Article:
I’ve had quite a bit of time to reflect this week as the media strove mightily to wring the last possible second of screen time out of the Boston Marathon bombing and its sequelae.
It occurred to me that ours is one of the first generations that has been able to instantly access inputs from across the globe, and we obviously have no idea how to manage that.
I have a couple of thoughts.
Merriam Webster defines journalism as the collection and editing of news for presentation. More specifically, they define it as writing characterized by direct presentation of facts or description of events without interpretation. I also checked for a definition of news and found: a report of recent events. Parenthetically, in order to be newsworthy, something should be “interesting enough to the general public to warrant reporting.”
I know the bombing was a big deal, and I was concerned for friends in the area; but, really, what was the news? Obviously some people must have been glued to their screens because the MSM could not shut up about it. I don’t think we needed the hours and hours of “reporters” in front of cameras sharing tweets, rumors, file footage, and speculation.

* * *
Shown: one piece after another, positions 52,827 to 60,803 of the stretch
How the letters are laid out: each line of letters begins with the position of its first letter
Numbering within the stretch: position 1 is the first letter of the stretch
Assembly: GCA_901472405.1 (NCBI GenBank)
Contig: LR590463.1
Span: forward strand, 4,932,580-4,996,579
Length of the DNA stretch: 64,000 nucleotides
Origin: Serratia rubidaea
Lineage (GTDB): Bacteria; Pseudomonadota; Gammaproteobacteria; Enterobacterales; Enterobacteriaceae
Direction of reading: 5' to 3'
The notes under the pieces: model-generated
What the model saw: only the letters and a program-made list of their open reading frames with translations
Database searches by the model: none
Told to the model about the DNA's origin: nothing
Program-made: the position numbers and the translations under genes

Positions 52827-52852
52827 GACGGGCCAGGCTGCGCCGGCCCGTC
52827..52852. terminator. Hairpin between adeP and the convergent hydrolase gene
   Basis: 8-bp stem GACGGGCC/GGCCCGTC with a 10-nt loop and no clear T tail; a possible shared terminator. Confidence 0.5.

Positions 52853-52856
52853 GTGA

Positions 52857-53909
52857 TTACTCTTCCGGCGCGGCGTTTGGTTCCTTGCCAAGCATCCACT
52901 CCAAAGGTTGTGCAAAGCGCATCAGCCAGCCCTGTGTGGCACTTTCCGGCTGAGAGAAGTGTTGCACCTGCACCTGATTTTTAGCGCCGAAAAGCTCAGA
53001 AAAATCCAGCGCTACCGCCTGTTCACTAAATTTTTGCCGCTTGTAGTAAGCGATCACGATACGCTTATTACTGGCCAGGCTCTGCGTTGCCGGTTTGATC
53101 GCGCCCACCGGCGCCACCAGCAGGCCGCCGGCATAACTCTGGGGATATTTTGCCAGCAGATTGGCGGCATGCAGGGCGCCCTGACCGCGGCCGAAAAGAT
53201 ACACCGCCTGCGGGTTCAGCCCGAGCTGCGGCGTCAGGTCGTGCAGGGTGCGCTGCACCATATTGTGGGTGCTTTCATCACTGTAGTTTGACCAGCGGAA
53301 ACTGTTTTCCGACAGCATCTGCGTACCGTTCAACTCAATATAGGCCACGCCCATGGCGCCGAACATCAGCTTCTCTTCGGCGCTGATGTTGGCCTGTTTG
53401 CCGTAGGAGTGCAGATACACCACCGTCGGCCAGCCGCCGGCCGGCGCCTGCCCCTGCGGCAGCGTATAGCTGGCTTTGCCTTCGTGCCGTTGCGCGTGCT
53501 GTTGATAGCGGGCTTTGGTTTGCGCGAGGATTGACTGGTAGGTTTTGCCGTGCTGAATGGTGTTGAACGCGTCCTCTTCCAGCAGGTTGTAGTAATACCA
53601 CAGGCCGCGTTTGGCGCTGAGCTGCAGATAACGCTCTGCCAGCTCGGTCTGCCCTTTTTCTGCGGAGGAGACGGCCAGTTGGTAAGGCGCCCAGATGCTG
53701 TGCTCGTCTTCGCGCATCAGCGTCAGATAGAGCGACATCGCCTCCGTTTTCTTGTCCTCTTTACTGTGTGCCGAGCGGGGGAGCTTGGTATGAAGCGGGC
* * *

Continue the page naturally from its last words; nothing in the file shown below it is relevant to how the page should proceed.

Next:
The absent parents can’t believe their kids did this; I get that. I worked with a woman whose son murdered a woman, and she had a lot of trouble dealing with that. If either of my angels got into trouble, I’d blame their mother straight out.
Since they stopped the race after the blast, there’s no way we needed more than three or four hours of media coverage from the blast to the capture of the second suspect last night to address the actual news. Everything over that was just the media sucking every iota of interest out of what was, at its root, a tragic event that will forever change the lives of the casualties and all who loved them.
I think the coverage has been a disservice to those folks and bad journalism.